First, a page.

Faced with a teacher shortage, West Texas school district may be latest to go virtual

Faced with a teacher shortage, West Texas school district may be latest to go virtual
The Ector County school board will consider a proposal Tuesday on whether or not to fund "virtual teachers" in as many as 69 class sections. Courtesy Proximity Learning

Teo Armus

Sept. 18, 2018

Faced with a teacher shortage, West Texas school district may be latest to go virtual” was first published by The Texas Tribune, a nonprofit, nonpartisan media organization that informs Texans — and engages with them — about public policy, politics, government and statewide issues.

Faced with a drastic shortage of teachers, one West Texas school district may join a small but growing group of Texas communities settling for hiring some only available via screens.

The Ector County school board, which oversees Odessa and its western suburbs, will consider a proposal Tuesday to contract with “virtual teachers” through an Austin-based company, Proximity Learning.

“We’ll look at any opportunity to fill those vacancies, and this is potentially a way to have certified teachers in front of our kids every day,” said Michael Adkins, a spokesperson for the district.

As the oil boom has caused the cost of housing to soar in the area while simultaneously luring teachers away to high-paying energy jobs, Ector's school board is considering the remote educators in order to fill some of its 240 vacant teaching positions.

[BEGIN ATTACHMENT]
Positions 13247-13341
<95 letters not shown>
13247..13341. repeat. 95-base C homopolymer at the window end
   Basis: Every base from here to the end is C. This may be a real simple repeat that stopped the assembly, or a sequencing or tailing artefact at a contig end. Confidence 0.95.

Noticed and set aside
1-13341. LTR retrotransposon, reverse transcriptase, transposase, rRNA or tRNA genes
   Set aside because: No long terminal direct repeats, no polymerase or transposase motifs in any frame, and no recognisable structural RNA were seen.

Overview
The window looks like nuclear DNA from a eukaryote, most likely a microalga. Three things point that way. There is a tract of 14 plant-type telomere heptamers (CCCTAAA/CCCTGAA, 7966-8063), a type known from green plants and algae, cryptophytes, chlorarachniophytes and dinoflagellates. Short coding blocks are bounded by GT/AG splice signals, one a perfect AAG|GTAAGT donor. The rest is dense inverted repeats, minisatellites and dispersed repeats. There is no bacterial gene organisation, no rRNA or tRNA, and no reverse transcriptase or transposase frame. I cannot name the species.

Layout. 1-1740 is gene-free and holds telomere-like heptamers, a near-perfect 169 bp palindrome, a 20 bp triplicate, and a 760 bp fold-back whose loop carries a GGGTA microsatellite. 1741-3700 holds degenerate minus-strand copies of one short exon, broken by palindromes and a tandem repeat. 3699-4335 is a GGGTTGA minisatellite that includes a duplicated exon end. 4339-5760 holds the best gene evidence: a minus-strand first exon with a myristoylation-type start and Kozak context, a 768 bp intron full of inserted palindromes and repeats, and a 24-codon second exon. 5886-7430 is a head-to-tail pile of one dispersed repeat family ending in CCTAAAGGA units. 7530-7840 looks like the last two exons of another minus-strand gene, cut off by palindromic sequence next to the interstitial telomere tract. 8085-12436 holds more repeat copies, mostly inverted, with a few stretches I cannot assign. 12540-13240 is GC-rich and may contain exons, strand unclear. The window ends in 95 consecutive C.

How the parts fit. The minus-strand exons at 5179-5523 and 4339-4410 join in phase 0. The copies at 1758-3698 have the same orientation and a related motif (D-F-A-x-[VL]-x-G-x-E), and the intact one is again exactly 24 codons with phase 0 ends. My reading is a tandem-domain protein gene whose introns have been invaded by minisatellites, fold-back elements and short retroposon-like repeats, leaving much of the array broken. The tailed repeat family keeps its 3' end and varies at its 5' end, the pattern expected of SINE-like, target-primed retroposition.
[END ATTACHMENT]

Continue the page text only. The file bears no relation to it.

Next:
About two dozen other school districts use Proximity, with math and American Sign Language as the most common subjects, a spokesperson for the company said. Under a current proposal, Ector County would pay nearly $1 million to offer live lessons projected onto classroom screens and transmitted to individual devices for a wider variety of courses including astronomy, Algebra 2 and English 4.

For Ector’s interim superintendent, Jim Nelson, virtual teachers may be the solution for recruiting and retaining enough teachers in expensive or rural parts of the state.

“PLI’s instruction model simulates the experience of a traditional brick-and-mortar classroom setting,” said Proximity CEO Evan Erdberg. “The classroom is equipped with tools such as a microphone, webcam and chat, so students can engage and interact with teachers throughout instruction.”

Adkins, the district’s spokesperson, said virtual teachers may be especially useful for courses like American Sign Language, which is offered in two high schools as a foreign language. There is no ASL-certified teacher on staff in Ector County this year, and dozens of students need to take ASL 2 to complete their language requirement.

For one year-long course, a virtual teacher would cost $59,400, according to the proposal. The school would also need to hire aides to oversee each classroom in person and pass around a microphone for students to ask questions. Aides would receive $17,363 annually.

Nelson, the interim superintendent, said the virtual teachers are an optional measure for schools in Ector County. The district oversees 12 middle and high schools, including the one that inspired the book, movie and TV show “Friday Night Lights.”